Cullinan Studio‘s Ready Mix Concrete International (RMC) HQ has received Grade II listing, following a campaign led by the architect to protect it from the wrecking ball.
The campaign came about in response to a planning application by the Runnymede council and current owner Cemex to pull down RMC HQ to make way for a housing development. The Twentieth Century Society and a number of architects, including Peter Clegg and Sunand Prasad, have spoken out against its demolition.
Built in 1990, RMC HQ is regarded as one of Cullinan’s most important works, and was one of the key projects that contributed to his RIBA Royal Gold Medal in 2008. Cullinan described it as “the building in which the ideas that have always interested and inspired me are most thoroughly combined in a single work”.
The HQ was created when RMC decided to move its headquarters form a West London tower block to a Green Belt site in Egham, Surrey, that already contained an early 18th century house, a 19th century stable block and half-timbered and gabled house, and subsequent piecemeal additions.
Cullinan Studio restored the latter two and set them at the head of courtyards formed by single-storey offices, camouflaged with roof gardens. The half-timbered Arts and Craft House was left as a standalone structure, to be used for training.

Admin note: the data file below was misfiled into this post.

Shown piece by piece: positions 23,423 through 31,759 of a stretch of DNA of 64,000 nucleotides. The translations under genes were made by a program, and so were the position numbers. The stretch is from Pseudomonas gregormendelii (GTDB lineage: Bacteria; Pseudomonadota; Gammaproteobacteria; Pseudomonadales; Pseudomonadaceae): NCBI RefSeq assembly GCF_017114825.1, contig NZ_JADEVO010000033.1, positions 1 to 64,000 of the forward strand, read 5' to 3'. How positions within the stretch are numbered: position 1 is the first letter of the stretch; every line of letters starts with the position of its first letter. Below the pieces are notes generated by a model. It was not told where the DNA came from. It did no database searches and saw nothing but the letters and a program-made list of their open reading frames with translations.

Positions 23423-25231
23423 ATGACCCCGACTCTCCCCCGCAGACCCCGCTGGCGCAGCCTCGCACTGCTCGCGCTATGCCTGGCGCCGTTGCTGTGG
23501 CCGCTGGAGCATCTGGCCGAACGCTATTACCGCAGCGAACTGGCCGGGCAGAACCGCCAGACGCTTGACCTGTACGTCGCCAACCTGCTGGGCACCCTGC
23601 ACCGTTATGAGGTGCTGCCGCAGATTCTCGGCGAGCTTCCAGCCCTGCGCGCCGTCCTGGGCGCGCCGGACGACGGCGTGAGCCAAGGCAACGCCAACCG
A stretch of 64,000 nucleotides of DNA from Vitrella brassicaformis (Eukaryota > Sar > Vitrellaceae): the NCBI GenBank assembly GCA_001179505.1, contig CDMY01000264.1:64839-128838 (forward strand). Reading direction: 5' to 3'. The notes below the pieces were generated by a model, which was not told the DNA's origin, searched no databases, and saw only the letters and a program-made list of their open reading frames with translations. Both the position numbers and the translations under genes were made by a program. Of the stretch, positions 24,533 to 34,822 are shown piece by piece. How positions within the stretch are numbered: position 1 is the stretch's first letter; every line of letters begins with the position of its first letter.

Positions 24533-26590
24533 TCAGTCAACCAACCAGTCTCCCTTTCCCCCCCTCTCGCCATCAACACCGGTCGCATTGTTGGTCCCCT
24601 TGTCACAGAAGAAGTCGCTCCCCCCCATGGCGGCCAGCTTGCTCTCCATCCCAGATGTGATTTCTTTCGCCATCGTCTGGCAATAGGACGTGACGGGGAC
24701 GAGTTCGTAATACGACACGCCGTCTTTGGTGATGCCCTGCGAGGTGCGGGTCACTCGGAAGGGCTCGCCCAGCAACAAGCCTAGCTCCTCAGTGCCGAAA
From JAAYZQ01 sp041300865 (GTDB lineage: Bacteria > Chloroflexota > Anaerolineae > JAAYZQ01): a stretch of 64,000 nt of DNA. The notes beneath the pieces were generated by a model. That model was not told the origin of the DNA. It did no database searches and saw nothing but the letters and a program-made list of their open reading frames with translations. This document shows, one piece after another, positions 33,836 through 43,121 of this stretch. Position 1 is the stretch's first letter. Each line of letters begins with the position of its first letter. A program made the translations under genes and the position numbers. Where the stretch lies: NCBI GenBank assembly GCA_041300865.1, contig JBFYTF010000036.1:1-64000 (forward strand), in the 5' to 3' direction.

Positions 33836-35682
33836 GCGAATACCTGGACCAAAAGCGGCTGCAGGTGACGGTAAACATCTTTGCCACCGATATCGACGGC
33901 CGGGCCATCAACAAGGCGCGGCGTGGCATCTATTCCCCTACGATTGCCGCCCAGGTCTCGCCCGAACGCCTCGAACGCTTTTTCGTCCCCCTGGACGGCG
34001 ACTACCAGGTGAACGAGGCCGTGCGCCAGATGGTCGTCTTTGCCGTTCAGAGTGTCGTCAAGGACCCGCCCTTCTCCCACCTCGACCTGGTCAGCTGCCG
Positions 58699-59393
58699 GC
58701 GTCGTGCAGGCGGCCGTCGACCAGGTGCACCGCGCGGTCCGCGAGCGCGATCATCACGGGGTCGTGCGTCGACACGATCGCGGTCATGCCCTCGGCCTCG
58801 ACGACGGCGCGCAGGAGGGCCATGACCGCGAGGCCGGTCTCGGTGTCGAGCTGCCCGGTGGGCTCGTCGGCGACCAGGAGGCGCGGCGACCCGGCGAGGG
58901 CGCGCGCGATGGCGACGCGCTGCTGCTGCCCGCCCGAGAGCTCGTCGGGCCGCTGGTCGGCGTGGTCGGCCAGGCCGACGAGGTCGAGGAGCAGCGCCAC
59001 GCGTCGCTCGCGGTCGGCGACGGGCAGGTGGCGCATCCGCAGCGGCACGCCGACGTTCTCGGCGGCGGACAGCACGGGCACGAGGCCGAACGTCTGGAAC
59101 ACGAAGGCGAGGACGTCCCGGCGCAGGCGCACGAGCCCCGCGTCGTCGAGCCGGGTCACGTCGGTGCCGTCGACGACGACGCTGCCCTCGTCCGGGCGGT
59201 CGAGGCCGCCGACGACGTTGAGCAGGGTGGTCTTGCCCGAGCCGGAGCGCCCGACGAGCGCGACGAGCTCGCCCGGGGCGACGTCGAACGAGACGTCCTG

“Spaces and places inside and out interpenetrate with one another, and each leads to another one or two,” Cullinan is reported to have said. “The detailing of it all is never superfluous, but is generally expansive.”
It was Cullinan Studio’s first project to combine heavy heat-storing roofs, high insulation and underfloor trickle heating and ventilation. The building complex is seen as an early indicator of low-energy, ecological building design, and has been awarded numerous awards including the Civic Trust Award and The Steetley Special Award (1990); RIBA award (1990); FT Architecture at Work Award (1991); and the Green Building of the Year Commendation (1992).
Demolition of the RMC HQ cannot proceed without consent from English Heritage and planning permission from the council in place.